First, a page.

December 3, 2004 by  
Filed under Amino acids


Amino acid

Tyrosine is made in the body from the amino acid phenylalanine and is the raw material of the three catecholamines: adrenaline (epinephrine), noradrenaline (norepinephrine) and dopamine. These are involved in alertness, concentration and coping with stress. Tyrosine is also used to make thyroid hormone, which is needed for growth and energy metabolism.

Some researchers have used tyrosine supplements in parkinsonism, and claim to have obtained better clinical results with fewer side effects than conventional treatments.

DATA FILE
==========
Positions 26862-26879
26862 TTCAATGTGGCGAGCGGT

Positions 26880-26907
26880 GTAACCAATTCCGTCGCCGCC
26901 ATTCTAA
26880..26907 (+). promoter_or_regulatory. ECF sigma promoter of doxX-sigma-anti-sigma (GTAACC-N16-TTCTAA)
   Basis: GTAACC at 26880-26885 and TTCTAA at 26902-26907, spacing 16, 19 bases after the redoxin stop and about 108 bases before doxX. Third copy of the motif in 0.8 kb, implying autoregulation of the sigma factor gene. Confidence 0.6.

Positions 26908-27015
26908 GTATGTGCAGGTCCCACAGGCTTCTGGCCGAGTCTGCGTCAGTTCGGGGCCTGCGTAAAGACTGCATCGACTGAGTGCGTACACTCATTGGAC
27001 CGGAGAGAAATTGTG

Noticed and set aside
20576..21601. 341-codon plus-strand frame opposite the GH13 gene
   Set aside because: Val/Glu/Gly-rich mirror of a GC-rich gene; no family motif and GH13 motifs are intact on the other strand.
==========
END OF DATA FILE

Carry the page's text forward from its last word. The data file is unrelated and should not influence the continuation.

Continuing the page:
Low levels of catecholamines can lead to mental apathy, low blood pressure and depression. If these low levels are due to a tyrosine deficiency, tyrosine supplementation can increase them, thus improving all these symptoms. Suggested dose: 1 gram on rising in the morning.

Tyrosine supplements should not be taken by people on MAO inhibitor drugs or individuals with schizophrenia or malignant melanoma.

Vegetarian sources: Weight for weight, soya protein concentrate, soya flour, tofu, peanuts, almonds, pumpkin seeds, peanuts and peanut butter are as rich in tyrosine as animal proteins.

Linda Lazarides is Course Director of the School of Modern Naturopathy and author of eight books on health, nutrition and naturopathy.

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